Two Ailes Defenders Now Say They Were Wrong About Fox Leader

  • Rivera, Van Susteren discuss sex bias claims on social media
  • ‘If you see harassment, say harassment,’ Rivera says

Geraldo Rivera and Greta Van Susteren, two prominent Fox News personalities who defended Roger Ailes after he was accused of sexual harassment, said they now realize it was going on without their knowledge.

Their new statements follow the announcement this week that 21st Century Fox Inc. had settled a lawsuit by former anchor Gretchen Carlson for $20 million. Ailes stepped down as chairman and chief executive officer of Fox News in July. Fox has also settled with other women, a person familiar with the matter said this week.

“I apologize for my skepticism,” Rivera said in a Facebook post Thursday night. “Like victims of sexual assault, those alleging harassment deserve the presumption of credibility.”

Rivera and Van Susteren are part of a large group of Fox News reporters and anchors who came out in Ailes’s defense in the wake of the allegations. The scandal has roiled the most profitable of 21st Century Fox’s cable channels behind the scenes, with Chairman Rupert Murdoch filling Ailes’s role as chairman of the network to restore order. Despite the turmoil, Fox News has continued to enjoy the highest ratings in its history amid the U.S. presidential election.

Susan Estrich, an attorney for Ailes, didn’t immediately respond to requests for comment.

Van Susteren, who left the New York-based network this week, said in a Twitter post Friday that her departure was unrelated to the sexual-harassment claims.

“I had no idea about that,” she said. “It was hidden and I worked in DC, not NYC.”

In July, she had referred to Carlson as a “disgruntled employee,” telling People magazine that the allegation that Ailes had harassed Carlson “doesn’t have any ring of truth to me. I would have heard it. People don’t keep things silent.”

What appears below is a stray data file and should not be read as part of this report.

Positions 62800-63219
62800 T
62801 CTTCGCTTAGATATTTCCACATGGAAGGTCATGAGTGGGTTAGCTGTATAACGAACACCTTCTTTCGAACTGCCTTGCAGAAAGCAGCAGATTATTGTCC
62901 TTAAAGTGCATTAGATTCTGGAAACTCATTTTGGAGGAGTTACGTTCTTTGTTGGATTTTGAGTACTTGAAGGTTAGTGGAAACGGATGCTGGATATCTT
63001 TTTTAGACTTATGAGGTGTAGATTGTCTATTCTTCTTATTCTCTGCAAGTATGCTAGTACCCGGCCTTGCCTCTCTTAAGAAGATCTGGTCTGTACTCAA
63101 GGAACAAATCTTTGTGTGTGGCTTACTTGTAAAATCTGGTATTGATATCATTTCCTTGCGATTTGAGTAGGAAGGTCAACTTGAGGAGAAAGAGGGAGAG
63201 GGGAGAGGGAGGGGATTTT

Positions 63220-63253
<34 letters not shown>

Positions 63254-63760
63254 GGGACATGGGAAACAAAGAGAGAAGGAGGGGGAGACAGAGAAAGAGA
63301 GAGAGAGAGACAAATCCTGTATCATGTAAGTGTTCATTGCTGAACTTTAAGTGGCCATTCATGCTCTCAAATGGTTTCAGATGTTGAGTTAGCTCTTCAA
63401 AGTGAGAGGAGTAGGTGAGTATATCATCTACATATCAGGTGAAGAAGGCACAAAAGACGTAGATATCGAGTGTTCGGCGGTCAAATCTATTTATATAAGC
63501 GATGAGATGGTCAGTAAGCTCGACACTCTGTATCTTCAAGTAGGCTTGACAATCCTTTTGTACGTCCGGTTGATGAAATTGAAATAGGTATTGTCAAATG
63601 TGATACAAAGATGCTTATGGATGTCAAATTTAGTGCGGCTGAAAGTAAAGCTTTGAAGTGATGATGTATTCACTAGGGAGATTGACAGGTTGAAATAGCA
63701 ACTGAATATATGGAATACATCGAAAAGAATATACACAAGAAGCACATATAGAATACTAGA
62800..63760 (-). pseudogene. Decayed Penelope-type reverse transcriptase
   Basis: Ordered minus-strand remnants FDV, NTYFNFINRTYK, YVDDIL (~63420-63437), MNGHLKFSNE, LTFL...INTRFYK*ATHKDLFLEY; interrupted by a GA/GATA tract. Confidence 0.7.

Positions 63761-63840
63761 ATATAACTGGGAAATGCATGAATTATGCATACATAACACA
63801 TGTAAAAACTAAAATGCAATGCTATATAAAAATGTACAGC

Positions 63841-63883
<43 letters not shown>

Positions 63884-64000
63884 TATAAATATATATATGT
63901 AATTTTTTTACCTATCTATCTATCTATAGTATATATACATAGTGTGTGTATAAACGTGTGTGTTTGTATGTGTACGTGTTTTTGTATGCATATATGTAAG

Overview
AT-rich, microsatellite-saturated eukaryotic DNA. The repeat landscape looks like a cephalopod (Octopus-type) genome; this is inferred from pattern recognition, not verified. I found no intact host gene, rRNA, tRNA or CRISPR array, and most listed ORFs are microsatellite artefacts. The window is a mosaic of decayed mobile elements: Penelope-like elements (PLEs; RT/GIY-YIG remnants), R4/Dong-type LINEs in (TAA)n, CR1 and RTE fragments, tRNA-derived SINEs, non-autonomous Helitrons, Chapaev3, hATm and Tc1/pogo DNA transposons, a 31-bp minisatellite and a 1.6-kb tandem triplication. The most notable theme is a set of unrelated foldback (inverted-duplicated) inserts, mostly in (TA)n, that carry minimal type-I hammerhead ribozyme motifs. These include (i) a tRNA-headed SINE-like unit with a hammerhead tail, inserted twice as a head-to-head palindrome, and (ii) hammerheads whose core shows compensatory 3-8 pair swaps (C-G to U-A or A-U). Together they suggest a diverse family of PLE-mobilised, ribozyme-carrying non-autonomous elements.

At the time, Van Susteren had felt Carlson’s allegations were inconsistent with her own experience at Fox News, she said in a Facebook post Friday.

“We all regret it,” she said. “But I have regrets beyond Geraldo’s and beyond not believing a civil complaint written by lawyers. I regret that Roger Ailes was not supervised by those in a public corporation who had the duty to supervise him.”

A spokesman for 21st Century Fox declined to comment.

Rivera told his Twitter followers in July, “Don’t believe the crap about Roger Ailes.” On Thursday, he said he had paid the price for his mistake. A memoir he was writing was scrapped by publisher HarperCollins because of its “flattering portrayal” of Ailes, he said.

HarperCollins never made an offer on Rivera’s book, said a spokeswoman for the publisher, which is owned by News Corp., Murdoch’s other company.

“To all the victims of sexual harassment, direct and indirect, I am sorry for what happened to you,” Rivera said. “If you see harassment, say harassment, even if the alleged offender is an old friend.”

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